A few evenings ago, I attended a cookout hosted by a good friend. As we were finishing our meal, my friend's two darling daughters were amiably chatting with us all when Katie suddenly made fun of something Emily had said. Emily, who is three years younger than Katie, then retorted with a heated, vehement, and seemingly long-withheld “Shut up, Katie!!”
Now, this type of thing isn’t that uncommon. Siblings do bicker and bash at each other as they traverse the family terrain, trying to find a place for themselves. What makes this incidence a bit more unusual (and a lot funnier) is that Katie is 34 and a married mother of one, and Emily is 31 and in graduate school.
I wasn’t surprised though, as similar flare-ups happen any time my family is together, and my own kids are 36, 34, and 26. Although I continually assure each of them that I love them best and remind them not to tell the others, they still act like, well, like children, when we are all together. They tell me they are fine with neither their father nor I in the room, so it’s obviously the parents and not the kids who are the problem.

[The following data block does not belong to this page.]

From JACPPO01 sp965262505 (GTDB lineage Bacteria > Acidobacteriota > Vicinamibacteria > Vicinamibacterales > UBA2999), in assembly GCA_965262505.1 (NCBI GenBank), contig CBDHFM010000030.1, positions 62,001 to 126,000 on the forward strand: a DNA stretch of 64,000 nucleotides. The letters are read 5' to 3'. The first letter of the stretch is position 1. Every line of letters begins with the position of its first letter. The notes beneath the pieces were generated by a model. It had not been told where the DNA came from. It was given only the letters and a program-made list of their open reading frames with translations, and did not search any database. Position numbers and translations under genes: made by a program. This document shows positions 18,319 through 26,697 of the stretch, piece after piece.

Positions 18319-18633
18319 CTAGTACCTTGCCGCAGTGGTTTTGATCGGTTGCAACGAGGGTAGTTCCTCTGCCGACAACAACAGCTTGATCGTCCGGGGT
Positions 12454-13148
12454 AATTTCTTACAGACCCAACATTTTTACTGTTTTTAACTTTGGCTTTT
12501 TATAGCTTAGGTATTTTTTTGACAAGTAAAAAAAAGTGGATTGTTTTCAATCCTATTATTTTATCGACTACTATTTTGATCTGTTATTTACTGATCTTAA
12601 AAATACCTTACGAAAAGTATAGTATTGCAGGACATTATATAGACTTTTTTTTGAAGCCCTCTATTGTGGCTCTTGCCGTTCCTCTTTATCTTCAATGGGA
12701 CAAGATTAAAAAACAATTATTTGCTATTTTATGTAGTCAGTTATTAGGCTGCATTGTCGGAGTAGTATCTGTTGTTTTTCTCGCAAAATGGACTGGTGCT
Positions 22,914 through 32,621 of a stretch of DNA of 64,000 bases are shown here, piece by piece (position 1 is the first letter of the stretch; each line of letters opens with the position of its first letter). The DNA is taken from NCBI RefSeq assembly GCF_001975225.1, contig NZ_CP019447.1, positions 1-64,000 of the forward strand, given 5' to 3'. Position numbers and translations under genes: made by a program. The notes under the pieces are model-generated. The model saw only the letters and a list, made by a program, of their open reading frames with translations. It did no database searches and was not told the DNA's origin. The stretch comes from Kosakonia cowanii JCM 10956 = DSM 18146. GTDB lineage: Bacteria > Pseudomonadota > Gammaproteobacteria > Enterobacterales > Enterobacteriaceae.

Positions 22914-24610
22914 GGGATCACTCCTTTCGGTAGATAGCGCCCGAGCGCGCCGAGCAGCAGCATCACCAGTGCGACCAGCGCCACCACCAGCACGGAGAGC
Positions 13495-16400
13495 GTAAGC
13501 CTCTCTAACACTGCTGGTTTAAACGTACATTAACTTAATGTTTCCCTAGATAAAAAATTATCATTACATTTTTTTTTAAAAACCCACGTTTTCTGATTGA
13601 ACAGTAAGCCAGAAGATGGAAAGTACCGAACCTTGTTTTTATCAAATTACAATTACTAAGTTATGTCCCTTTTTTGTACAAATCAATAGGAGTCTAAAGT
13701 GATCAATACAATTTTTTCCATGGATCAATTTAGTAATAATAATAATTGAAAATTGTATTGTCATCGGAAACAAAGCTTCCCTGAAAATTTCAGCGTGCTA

I remember my mother telling me that the optimal age difference in siblings is three years. That's probably because that's the rate at which she birthed my brother and me. According to my mother's rule, Melissa and Billy, my first two, were born too close together and poor Molly was so far behind, some people forget that there ever was a third Talbert kid.
There's been all sorts of research on siblings and birth order, but I have my own theory. I believe if everyone were first born, we would certainly accomplish a lot, but we'd also have an exponential increase in wars, along with a veritable pandemic of hostile buyouts and acquisitions. The problem with birthing only first borns might explain the issues the rest of the world has with China, situations solely caused by its one-child policy.
If the world were made up of only last borns, nothing would ever get done, other than an increased proliferation of stand-up comedy, minimalist art, and blogging. Last borns tend to be sidewinders who would perfect the notion of doing their own thing if it wasn't just too much trouble. I am a good example of a last born.
Middle children? These peacemakers just might save us all if they could possibly extricate themselves from the center of their own family's issues.
I guess it's a good thing that accidents happen to all families (except in China) and that we can't always predict which offspring will arrive when. As science gets closer and closer to allowing people to perfectly engineer the genetic make up of their children, I hope we remember this.
But then again, maybe it's the learning to deal with a sibling, or a cousin or perhaps a second-grade classmate, even if the little pain in the ass was created from carefully-selected egg and sperm donors, that prepares us all to have the skills, wherewithal, and stamina to survive in the adult world.
So, a "Shut up, Katie!!" from a 31-year-old little sister probably isn't such a bad thing after all.